Studio 8100 is located at the base of one of the world’s best ski resorts and as a result, we are acutely aware of the incredible benefits dance has on one’s ability to ski or snowboard. For dancers, we have spent years developing our bodies to perform intricate routines, but even basic levels of dance can have positive impacts beyond the stage and onto the mountain.
One of the most crucial elements of skiing or snowboarding is balance. Being able to shift your weight from one side to another while maintaining your center of gravity differentiates the experienced skiers from the beginner. Dance challenges its participants to shift their weight, change directions and continue balancing throughout a variety of movements. When you add a pair of skis and the gentle slope of a mountain, there is a new sense of appreciation as to why balancing on one foot is a transferable skill.
Learning any new skill is a challenge, but the discipline that comes from dance definitely offers an advantage. Through dance, your body stops becoming one large entity, but rather a combination of several different components that you can effect independently. Dancers are able to apply instructions quickly and effectively by knowing what specific parts of their body are being used. Regardless of what experience level you are at, this is a skill that will be used continually.
When it comes to most winter sports, flexibility is not the first necessary skill, but flexibility goes far beyond how high you can kick your leg. Dancing engages every muscle group, activating them respectively; furthermore, joint mobility and muscle flexibility directly impact speed and agility. The quick response of muscles is a fundamental aspect of dancing that every level and style is trained to do. On the snow, quick response and engagement help you take on turns and zip down the mountain.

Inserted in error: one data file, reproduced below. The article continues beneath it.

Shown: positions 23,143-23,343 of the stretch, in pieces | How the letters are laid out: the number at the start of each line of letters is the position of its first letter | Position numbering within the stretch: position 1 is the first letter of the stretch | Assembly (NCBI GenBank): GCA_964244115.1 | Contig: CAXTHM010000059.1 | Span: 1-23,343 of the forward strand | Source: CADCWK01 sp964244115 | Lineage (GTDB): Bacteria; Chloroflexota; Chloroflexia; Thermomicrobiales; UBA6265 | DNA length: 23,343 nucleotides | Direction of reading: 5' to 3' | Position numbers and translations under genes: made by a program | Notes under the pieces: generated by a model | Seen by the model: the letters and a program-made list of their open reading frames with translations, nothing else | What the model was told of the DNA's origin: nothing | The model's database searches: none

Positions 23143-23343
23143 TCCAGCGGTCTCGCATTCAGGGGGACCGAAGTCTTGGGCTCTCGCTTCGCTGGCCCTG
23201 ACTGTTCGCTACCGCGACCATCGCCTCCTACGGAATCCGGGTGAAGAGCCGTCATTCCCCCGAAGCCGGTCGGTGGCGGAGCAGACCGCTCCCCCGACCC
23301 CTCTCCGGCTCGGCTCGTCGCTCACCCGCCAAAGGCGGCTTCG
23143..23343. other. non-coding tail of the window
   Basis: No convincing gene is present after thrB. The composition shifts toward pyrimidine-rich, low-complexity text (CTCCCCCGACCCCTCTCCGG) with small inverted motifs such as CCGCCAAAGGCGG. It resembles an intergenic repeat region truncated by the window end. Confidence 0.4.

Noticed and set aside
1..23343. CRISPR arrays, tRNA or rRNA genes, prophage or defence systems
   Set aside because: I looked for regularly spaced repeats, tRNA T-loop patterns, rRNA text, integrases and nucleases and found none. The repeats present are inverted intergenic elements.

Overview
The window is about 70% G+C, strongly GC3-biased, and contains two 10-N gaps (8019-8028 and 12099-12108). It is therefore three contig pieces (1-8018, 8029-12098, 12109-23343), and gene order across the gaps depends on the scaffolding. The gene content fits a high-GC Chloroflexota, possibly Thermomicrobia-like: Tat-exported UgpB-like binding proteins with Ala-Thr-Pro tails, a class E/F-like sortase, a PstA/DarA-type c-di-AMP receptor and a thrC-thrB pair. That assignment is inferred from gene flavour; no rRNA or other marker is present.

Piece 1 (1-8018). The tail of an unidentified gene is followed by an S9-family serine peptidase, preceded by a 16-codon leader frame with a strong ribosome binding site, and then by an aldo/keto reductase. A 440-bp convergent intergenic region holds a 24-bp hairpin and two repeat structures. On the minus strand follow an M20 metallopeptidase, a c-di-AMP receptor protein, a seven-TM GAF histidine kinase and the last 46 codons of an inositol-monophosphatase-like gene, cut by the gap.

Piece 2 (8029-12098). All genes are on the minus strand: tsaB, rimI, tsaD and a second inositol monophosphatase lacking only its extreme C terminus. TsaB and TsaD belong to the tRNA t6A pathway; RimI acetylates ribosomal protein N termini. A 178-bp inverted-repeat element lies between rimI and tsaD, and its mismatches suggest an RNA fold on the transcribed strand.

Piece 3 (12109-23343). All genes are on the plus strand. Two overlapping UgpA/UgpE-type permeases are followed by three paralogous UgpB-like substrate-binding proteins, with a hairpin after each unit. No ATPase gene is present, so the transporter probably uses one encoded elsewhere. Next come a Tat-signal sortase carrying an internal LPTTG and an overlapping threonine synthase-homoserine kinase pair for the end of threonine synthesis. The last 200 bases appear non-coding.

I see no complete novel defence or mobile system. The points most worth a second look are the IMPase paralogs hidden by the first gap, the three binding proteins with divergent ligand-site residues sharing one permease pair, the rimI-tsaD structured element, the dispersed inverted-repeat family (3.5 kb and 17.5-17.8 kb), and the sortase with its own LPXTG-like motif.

Let’s dispel a common myth right now; dancers are strong – in fact, they are really strong. The movements dancers tend to perform yield long lean muscles, making long days on the mountain a bit easier. Holding positions in downhill skiing takes a great deal of strength and positions like “plies” and “releves” directly improve the muscles in one’s legs that help them hold positions for extended amounts of time. Additionally, dancing defines the core muscles helping skiers to maneuver through snow even on powder days.
“Like ski racers dancers are athletes and the demands placed on their bodies coincide in many ways: Spatial awareness, balance, muscle discipline/control and visualization of what lies ahead. These are just a few examples and I am a huge believer in the importance of cross training and how dance can and should be incorporated into an athlete’s regimen,” said former US Men’s Alpine Ski Team Member and Olympian Chad Fleischer.
As we prepare for another incredible ski season on Colorado’s mountains, branch away from the traditional ski conditioning classes and try dance classes instead. With a range of classes for all ages, you will not even realize you are working out due to the mass amounts of fun that will be taking place. As a bonus, improving your dance skills is never an unworthy cause.